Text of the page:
Special Issue "Security, Privacy and Trust in the Next Generation Distributed Systems and Networks"

A special issue of Cryptography (ISSN 2410-387X).

Deadline for manuscript submissions: closed (30 November 2020).

Special Issue Editors

Dr. Aleksandr Ometov
E-Mail Website
Guest Editor
Faculty of Information Technology and Communication Sciences, Tampere University, Tampere‎, Finland
Interests: wireless communications; information security; authentication; distributed systems; blockchain; resource-constrained devices; wearable technology
Special Issues and Collections in MDPI journals
Dr. Periklis Chatzimisios
E-Mail Website
Guest Editor
Department of Informatics, Alexander Technological Educational Institute of Thessaloniki (ATEITHE) International Hellenic University, ‎Thessaloniki, Greece
Interests: standardization; Internet of Things; Industry 4.0
Dr. Giuseppe Araniti
E-Mail Website
Guest Editor
DIIES Department, University Mediterranea of Reggio Calabria, 89124 Reggio Calabria RC, Italy
Interests: 5G; D2D; MTC/M2M; Internet of Things
Special Issues and Collections in MDPI journals

Special Issue Information

Dear Colleagues,

A growing number of devices followed by new services and architectures is paving the way towards novel distributed paradigms. From the perspective of information security, the next digital revolution would face several challenges due to unavoidable growth in the complexity of systems. To date, conventional security approaches tend to be limited when applied to decentralized architectures, mainly due to the lack of constantly present trusted authorities or coordination nodes. The cooperation between distributed systems as well as their symbiosis with the conventional centralized ones are the main focus of this Special Issue.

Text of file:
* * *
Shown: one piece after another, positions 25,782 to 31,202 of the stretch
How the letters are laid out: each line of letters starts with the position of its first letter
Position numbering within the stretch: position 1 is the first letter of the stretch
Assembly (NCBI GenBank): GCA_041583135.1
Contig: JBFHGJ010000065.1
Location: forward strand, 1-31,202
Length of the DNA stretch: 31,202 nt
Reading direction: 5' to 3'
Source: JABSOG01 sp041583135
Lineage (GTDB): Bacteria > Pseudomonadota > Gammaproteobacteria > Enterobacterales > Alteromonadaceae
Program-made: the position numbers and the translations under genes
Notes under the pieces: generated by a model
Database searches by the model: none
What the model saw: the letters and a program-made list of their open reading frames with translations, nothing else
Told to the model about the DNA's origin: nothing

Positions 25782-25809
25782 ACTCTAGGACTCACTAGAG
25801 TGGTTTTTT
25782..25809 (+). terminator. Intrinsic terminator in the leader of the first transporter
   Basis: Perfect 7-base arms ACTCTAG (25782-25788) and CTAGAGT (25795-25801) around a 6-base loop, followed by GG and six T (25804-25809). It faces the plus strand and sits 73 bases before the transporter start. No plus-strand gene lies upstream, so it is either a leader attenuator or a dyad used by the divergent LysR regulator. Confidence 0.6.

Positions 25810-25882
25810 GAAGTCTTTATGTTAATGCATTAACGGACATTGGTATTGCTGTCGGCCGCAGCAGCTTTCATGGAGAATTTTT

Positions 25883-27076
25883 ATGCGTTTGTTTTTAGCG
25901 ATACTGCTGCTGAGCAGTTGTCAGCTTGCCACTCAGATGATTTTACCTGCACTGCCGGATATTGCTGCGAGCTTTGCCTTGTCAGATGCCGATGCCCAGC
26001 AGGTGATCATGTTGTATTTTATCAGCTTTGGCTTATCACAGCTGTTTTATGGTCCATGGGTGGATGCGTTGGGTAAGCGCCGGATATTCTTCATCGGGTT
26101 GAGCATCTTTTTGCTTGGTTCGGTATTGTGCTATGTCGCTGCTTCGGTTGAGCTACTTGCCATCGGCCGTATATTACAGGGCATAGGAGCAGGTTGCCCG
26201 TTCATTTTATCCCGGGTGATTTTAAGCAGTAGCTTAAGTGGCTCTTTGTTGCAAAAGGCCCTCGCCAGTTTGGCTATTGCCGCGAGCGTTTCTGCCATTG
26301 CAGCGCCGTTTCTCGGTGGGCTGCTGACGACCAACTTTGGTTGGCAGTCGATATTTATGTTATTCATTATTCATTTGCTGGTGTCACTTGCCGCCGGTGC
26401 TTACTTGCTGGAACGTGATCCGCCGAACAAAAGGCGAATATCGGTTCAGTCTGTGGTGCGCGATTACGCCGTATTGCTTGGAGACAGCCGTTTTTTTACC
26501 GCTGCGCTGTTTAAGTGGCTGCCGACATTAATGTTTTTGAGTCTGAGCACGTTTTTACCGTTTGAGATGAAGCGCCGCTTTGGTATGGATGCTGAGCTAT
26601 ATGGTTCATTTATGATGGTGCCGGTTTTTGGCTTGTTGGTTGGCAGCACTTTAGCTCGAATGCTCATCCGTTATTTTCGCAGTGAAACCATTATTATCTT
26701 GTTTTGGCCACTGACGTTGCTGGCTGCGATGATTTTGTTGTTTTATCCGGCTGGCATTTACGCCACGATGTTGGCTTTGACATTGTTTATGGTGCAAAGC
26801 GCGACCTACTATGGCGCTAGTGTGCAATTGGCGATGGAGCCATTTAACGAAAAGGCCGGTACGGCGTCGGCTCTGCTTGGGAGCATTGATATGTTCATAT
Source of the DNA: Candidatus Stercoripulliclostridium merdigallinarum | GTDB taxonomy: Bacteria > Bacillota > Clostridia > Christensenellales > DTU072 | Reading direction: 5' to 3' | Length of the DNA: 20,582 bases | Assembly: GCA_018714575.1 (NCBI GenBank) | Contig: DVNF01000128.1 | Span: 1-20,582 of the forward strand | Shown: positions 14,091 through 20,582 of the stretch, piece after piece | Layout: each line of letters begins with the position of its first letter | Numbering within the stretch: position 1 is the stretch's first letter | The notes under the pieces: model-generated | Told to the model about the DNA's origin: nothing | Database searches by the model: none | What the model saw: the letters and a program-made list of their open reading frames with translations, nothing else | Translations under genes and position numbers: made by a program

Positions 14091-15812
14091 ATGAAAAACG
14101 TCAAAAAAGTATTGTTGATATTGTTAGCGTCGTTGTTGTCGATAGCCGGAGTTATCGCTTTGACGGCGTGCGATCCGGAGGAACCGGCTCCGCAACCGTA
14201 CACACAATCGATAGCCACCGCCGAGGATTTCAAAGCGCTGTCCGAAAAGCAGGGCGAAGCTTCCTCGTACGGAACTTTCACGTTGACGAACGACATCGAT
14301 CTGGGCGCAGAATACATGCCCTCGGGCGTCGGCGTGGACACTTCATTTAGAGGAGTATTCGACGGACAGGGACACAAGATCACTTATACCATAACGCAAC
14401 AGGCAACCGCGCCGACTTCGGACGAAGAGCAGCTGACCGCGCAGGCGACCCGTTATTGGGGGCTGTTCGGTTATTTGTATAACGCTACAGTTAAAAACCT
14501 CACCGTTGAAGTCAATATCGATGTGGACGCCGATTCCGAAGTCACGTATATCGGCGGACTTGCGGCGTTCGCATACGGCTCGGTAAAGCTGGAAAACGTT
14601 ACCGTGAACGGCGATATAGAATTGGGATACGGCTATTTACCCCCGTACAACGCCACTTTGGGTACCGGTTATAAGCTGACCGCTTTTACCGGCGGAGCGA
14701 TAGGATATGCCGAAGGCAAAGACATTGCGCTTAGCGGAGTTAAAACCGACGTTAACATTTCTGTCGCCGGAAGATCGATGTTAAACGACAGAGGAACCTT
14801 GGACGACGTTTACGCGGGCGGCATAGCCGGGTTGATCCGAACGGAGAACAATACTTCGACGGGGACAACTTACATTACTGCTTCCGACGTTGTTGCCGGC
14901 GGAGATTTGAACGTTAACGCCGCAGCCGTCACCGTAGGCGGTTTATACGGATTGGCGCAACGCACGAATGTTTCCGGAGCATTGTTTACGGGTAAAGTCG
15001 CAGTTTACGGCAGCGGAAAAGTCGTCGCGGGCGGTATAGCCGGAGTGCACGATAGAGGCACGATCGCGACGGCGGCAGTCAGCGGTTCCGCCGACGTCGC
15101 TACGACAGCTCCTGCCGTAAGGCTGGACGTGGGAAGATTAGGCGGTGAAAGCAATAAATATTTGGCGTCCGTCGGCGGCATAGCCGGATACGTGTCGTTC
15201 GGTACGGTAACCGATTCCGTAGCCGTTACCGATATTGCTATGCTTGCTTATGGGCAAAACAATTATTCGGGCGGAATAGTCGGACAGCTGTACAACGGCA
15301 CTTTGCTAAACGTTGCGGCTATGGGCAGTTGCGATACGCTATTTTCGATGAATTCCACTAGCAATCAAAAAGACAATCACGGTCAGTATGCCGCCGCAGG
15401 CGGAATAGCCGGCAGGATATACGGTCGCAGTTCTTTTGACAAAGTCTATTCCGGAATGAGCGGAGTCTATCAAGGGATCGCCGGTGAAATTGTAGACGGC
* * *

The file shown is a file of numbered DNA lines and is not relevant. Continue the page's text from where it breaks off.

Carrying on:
The objective of this Special Issue is to highlight the innovative developments, breakthrough technologies, and challenges related to next-generation systems and communication networks security. We are soliciting original contributions that have not been published and are not currently under consideration by any other journals. Particular emphasis is placed on radically new concepts related to the distributed systems operation. For this Special Issue, we invite regular papers, short letters, and reviews while encouraging authors to submit multimedia materials and/or open datasets, if applicable.

The topics of interest include, but not limited to the following:

  • 6G networks security aspects
  • Advanced authentication strategies
  • Attacks on distributed systems
  • Cloud, edge, and fog systems security
  • Communication systems security
  • Data privacy assurance aspects
  • Device-to-Device (D2D) security
  • Distributed Ledger Technology operation aspects
  • Distributed systems security for Public Protection and Disaster Relief (PPDR) scenarios
  • Enablers for MTC secure operation
  • New consensus algorithms for blockchain
  • New emerging architectures for security and privacy in IoT applications
  • Open issues and trends in blockchain-based systems
  • Peer-to-Peer (P2P) systems security
  • PHY-layer attacks on 5G New Radio (5G NR)
  • Prototypes of the distributed systems and related performance evaluation
  • SDN, NFV, Network Slicing security aspects
  • State-of-the-art and new security concepts and protocols for distributed systems
  • Systems vulnerability analysis and penetration testing
  • Wearable devices security

Dr. Aleksandr Ometov
Dr. Periklis Chatzimisios
Dr. Giuseppe Araniti
Guest Editors

Manuscript Submission Information

Manuscripts should be submitted online at www.mdpi.com by registering and logging in to this website. Once you are registered, click here to go to the submission form. Manuscripts can be submitted until the deadline. All papers will be peer-reviewed. Accepted papers will be published continuously in the journal (as soon as accepted) and will be listed together on the special issue website. Research articles, review articles as well as short communications are invited. For planned papers, a title and short abstract (about 100 words) can be sent to the Editorial Office for announcement on this website.